After the verdict, both companies issued press releases touting their side of the patent dispute story, with clearly no love lost between the two parties.
Roughly two weeks ago, we broke the story that Alpinestars and Dainese were headed to court over the alleged patent infringement that was occurring between the two brands’ airbag technologies. That report has since spurred a pair of press releases from the two brands on the subject.
First to respond was Alpinestars, which released a statement that clarified that the lawsuit in Italy centered around the material of the airbag. Alpinestars also offered correction to our report, saying instead that that no legal action had occurred in the German market.
Dainese has now released its own statement on the matter, which insists that legal action was indeed taken in the German market – the Court of Munich ultimately granting an injunction on the sale of Tech-Air products in Germany – and Dainese restates that legal action is underway in Italy.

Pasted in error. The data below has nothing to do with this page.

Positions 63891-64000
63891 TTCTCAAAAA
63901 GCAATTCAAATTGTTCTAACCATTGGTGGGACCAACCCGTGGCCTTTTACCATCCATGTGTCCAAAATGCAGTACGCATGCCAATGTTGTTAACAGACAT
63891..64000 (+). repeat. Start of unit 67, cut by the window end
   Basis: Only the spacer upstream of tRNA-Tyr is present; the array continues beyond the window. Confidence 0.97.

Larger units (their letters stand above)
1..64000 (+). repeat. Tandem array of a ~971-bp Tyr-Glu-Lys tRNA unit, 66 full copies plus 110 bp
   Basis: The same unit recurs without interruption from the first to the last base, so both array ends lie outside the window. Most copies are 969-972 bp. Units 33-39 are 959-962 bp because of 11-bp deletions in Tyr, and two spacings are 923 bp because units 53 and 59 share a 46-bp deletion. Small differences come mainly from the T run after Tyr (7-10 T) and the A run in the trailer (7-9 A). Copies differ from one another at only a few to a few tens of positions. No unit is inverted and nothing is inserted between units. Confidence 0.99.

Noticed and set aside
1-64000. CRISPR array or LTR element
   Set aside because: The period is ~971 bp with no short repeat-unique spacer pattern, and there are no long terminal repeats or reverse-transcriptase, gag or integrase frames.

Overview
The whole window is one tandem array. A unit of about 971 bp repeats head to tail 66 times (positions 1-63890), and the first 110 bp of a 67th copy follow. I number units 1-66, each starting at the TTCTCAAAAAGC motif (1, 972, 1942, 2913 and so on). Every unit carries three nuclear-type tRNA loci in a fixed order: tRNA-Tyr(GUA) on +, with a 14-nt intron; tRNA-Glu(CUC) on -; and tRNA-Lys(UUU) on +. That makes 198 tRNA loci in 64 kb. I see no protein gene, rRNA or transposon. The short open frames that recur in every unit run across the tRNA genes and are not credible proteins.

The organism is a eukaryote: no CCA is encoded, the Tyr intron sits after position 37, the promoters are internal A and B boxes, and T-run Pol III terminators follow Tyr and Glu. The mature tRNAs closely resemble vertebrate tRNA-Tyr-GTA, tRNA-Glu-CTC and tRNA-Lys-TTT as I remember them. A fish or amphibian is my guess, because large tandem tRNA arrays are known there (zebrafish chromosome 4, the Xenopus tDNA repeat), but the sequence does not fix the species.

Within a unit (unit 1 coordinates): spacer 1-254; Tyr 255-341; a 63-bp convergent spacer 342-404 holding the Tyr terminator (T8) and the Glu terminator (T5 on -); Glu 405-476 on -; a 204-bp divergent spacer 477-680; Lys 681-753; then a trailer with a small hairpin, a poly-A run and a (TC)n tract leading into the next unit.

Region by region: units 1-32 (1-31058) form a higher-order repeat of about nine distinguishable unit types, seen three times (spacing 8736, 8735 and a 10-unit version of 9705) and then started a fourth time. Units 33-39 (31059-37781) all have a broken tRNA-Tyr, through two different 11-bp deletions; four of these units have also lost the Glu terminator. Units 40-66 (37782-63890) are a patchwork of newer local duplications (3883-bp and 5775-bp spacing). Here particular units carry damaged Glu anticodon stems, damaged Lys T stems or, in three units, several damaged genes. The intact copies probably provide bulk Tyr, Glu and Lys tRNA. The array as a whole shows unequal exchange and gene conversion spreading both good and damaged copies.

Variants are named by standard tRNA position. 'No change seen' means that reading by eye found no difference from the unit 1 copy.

You can read Dainese’s full statement after the jump. We’ll reiterate what we first said when all this started: the outcome of this legal battle will have big consequences in the motorcycle industry. Stay tuned, we doubt this is far from over.
Airbag technology is the future of safety in the motorcycle industry, of this much I am certain.
Intelligent airbag suits allow for a level of impact protection previously unheard of in the motorcycle industry, or any industry for that matter, and the effects are already obvious both at the pinnacles of our sport and at the consumer level.
The business side of all this is incredibly lucrative, especially for companies who are inventing in this space and patenting their work. As such, it should probably not surprise us to learn that Alpinestars and Dainese have headed to court over their two respective airbag brands: Tech Air and D-Air.
The Grand Prix Commission, MotoGP’s rule-making body, met last week to make a few minor updates to the rules for MotoGP in 2016. The two biggest changes to the rules relate to the two biggest changes to the series for next year: the change of tire suppliers and the switch to spec-electronics.